The rise in anthropogenic carbon dioxide in the atmosphere has caused the pursuit of adequate methods to alleviate the resulting strain on the world's ecosystem. A promising strategy is the geological sequestration of carbon dioxide, in which carbon dioxide emitted from large point sources is injected underground for storage. Under storage, carbon dioxide trapped as a carbonate mineral may be stable for geological time periods.
Experiments were conducted to test the potential of ferric-bearing minerals to sequester carbon as a ferrous carbonate mineral (siderite). The formation of siderite requires the reduction of ferric ions which may be achieved by the co-injection of H2S or SO2 contaminants with CO 2. Both ferrihydrite and hematite nanoparticles were exposed to an aqueous Na2S solution in the presence of supercritical CO 2 (scCO2) and were analyzed in situ by attenuated total reflectance Fourier transform infrared spectroscopy (ATR-FTIR). In situ ATR-FTIR indicated that the formation of siderite occurred on the order of minutes for ferrihydrite and hematite nanoparticles. Particles were analyzed post-reaction with X-ray diffraction (XRD) and electron microscopy. XRD results indicated that ferrihydrite reacted completely to form siderite and elemental sulfur after 24 h at 100 °C, while hematite only partially reacted to form siderite and pyrite after 24 h at 70 °C. Additionally, hematite nanoparticles were exposed to H2S and scCO 2 in a series of batch reactions, and the reaction products were determined by XRD as a function of CO2 and H2S partial pressures, alkalinity, salinity, time, and temperature.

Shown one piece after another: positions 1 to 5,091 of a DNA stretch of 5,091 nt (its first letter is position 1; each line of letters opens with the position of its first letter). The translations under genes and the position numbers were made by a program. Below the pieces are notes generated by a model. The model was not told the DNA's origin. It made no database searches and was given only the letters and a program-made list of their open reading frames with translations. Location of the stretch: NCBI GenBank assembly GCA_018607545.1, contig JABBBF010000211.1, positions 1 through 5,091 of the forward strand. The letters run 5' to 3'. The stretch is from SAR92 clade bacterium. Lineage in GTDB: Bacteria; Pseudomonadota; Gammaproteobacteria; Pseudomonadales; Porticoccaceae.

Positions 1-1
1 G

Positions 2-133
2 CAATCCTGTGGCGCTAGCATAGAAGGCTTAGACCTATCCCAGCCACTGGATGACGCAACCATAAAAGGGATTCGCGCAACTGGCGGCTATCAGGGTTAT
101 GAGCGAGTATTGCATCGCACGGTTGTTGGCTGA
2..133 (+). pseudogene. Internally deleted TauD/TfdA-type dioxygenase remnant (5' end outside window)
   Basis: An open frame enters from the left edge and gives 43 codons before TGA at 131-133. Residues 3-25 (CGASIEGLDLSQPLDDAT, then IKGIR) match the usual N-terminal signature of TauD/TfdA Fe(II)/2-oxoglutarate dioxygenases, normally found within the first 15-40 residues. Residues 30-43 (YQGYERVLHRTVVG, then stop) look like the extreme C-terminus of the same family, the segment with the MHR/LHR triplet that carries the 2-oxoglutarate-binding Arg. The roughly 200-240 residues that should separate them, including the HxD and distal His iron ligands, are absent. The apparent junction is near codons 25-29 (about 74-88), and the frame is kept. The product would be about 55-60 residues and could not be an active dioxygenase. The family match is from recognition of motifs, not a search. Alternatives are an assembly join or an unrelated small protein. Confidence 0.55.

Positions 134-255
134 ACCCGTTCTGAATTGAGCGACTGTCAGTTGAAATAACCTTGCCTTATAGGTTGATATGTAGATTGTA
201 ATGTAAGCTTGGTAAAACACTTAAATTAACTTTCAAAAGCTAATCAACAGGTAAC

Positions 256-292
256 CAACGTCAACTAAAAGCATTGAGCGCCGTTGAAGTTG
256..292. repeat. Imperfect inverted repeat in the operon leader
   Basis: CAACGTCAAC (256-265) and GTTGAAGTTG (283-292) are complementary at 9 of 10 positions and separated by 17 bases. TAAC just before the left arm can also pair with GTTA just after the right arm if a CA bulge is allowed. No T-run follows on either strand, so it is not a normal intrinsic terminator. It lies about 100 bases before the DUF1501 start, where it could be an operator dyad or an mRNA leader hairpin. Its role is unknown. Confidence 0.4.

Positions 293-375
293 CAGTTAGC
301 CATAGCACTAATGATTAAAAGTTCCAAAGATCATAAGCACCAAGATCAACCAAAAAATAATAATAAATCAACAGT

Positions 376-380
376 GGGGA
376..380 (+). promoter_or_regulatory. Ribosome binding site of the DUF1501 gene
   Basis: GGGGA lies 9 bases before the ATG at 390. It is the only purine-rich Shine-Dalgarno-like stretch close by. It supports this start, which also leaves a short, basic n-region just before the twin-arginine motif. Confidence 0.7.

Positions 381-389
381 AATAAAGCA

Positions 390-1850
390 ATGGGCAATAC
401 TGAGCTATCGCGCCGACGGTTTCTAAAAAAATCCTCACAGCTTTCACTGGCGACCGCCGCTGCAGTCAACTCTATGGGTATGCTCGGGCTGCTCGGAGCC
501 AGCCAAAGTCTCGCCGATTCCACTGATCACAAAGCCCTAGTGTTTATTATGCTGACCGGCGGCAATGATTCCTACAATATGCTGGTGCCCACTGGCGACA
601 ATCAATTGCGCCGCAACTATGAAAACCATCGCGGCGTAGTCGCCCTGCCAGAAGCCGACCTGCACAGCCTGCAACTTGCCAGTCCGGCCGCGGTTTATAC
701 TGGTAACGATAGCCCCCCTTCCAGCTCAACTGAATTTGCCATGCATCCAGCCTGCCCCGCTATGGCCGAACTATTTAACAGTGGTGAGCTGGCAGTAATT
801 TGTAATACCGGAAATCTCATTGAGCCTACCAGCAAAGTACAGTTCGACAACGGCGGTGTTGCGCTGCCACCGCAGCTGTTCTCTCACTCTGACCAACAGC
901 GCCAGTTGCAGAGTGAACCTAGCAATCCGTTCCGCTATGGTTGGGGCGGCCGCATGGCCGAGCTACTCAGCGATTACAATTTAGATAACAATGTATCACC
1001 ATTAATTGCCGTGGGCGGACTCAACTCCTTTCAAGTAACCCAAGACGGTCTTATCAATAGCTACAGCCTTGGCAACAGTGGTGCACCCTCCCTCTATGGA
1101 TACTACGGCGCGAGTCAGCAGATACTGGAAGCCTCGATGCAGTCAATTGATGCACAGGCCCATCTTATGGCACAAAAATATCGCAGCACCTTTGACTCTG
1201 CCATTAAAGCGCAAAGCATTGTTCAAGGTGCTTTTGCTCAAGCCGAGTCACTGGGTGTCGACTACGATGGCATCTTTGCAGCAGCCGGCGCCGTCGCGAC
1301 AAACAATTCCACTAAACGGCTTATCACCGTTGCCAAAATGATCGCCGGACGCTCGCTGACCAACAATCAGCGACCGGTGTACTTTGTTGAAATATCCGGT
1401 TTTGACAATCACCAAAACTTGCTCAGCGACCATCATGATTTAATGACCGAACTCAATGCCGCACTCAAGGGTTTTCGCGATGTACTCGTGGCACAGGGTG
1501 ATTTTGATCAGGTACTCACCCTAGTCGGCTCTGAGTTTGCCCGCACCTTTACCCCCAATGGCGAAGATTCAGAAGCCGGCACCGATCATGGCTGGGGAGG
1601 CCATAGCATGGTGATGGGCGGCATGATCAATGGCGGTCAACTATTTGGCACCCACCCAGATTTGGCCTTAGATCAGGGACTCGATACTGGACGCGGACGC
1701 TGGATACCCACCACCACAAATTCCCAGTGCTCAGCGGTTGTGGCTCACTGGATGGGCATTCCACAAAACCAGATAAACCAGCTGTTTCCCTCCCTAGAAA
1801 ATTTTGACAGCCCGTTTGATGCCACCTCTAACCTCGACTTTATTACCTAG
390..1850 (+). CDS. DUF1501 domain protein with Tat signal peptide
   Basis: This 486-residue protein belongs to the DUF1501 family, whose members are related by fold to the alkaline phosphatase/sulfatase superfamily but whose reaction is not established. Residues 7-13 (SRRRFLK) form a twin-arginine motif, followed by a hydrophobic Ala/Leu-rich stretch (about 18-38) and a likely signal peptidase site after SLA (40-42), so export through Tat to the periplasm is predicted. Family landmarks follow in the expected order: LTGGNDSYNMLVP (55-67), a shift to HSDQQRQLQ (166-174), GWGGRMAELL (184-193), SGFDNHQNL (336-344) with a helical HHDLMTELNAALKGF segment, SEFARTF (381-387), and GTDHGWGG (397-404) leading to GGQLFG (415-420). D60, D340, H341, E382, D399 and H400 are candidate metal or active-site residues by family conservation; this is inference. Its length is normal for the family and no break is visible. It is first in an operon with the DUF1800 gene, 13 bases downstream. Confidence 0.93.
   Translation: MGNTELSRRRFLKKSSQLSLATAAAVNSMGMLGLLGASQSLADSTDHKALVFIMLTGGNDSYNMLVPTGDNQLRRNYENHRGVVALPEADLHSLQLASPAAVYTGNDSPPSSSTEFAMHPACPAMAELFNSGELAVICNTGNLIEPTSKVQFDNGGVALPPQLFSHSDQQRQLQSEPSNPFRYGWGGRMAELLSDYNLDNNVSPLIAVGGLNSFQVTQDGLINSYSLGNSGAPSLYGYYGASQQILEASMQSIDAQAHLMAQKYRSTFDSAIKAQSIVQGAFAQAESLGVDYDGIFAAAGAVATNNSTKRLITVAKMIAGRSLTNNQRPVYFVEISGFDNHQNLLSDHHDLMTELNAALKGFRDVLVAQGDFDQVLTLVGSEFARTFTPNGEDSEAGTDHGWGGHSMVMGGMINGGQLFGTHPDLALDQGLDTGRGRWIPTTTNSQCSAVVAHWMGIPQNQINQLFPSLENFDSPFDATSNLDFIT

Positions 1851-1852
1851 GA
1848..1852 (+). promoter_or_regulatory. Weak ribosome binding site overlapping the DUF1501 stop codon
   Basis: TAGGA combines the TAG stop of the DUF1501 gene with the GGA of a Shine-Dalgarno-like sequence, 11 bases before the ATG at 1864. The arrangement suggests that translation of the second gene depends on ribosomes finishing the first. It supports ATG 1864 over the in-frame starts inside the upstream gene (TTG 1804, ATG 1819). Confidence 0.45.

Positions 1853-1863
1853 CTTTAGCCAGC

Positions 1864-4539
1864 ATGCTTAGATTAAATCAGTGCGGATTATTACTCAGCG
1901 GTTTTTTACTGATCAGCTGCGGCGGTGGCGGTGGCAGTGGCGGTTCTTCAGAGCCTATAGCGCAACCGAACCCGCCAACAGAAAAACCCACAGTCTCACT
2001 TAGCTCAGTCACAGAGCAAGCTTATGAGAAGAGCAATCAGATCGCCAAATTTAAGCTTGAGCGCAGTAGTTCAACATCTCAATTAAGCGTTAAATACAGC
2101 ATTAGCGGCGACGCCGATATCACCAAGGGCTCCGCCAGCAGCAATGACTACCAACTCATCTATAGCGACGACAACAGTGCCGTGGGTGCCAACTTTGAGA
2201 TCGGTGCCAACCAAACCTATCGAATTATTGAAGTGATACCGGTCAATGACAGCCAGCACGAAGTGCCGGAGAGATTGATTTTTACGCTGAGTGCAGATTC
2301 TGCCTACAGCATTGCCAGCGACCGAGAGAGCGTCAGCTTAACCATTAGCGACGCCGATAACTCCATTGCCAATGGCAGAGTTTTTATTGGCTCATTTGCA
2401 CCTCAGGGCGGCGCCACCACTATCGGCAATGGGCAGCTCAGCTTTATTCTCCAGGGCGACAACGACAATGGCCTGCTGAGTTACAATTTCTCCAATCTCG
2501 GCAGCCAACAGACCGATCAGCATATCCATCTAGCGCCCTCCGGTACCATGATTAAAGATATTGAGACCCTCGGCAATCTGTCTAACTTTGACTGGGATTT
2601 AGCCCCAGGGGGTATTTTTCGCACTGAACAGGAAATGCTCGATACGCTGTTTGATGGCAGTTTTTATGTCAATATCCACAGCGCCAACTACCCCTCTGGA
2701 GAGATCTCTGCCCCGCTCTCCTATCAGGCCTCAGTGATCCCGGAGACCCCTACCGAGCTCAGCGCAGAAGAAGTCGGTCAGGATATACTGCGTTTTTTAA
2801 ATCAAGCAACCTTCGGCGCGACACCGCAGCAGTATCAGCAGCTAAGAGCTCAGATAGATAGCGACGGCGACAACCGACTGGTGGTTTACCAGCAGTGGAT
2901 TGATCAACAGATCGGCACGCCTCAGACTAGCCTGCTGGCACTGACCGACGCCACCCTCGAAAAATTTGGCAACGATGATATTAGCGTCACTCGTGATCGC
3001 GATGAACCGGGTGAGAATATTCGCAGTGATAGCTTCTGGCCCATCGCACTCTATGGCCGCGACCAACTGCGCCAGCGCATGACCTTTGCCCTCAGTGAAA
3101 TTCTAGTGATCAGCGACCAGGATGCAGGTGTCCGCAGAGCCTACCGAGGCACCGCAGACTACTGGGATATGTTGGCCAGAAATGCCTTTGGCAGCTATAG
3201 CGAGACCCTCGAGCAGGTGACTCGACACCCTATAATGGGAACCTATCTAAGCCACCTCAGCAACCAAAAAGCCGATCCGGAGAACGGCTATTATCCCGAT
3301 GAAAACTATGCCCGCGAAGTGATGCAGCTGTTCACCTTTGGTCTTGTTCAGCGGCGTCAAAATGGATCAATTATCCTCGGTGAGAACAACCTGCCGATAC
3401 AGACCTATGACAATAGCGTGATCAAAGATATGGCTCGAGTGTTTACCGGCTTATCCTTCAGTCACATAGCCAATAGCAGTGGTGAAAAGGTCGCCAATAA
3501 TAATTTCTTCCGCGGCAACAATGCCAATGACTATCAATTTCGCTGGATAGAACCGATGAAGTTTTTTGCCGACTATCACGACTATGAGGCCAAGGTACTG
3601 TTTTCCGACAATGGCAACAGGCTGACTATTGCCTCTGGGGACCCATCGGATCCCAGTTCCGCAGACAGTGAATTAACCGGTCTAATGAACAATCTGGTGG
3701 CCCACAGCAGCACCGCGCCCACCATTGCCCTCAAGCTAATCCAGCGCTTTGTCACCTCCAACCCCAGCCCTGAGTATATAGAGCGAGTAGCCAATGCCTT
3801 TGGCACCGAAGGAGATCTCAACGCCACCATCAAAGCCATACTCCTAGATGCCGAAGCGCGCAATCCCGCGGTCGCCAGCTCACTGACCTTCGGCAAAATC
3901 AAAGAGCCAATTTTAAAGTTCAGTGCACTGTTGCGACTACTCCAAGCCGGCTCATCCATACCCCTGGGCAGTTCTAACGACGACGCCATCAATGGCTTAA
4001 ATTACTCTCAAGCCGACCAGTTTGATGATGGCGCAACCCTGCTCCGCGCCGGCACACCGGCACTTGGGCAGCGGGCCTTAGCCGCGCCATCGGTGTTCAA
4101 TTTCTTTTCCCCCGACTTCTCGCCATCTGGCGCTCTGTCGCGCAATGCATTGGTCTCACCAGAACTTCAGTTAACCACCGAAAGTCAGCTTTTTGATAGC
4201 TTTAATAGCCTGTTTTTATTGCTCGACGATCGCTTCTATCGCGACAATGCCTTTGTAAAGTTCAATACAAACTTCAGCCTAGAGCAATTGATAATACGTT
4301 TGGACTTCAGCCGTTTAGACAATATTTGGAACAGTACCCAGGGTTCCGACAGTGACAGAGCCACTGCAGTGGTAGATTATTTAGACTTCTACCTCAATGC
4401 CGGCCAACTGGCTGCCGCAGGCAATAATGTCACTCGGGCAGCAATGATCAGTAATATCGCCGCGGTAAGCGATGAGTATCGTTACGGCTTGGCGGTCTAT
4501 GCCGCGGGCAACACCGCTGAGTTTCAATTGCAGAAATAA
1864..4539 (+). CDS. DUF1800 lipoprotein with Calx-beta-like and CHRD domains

|Advisor:||Strongin, Daniel R.|
|Commitee:||Schoonen, Martin A., Stanley, Robert J., Wunder, Stephanie L.|
|School Location:||United States -- Pennsylvania|
|Source:||DAI-B 72/09, Dissertation Abstracts International|
|Subjects:||Inorganic chemistry, Geochemistry|
|Keywords:||Carbon, Hematite, Iron, Minerals, Sequestration, Sulfide|
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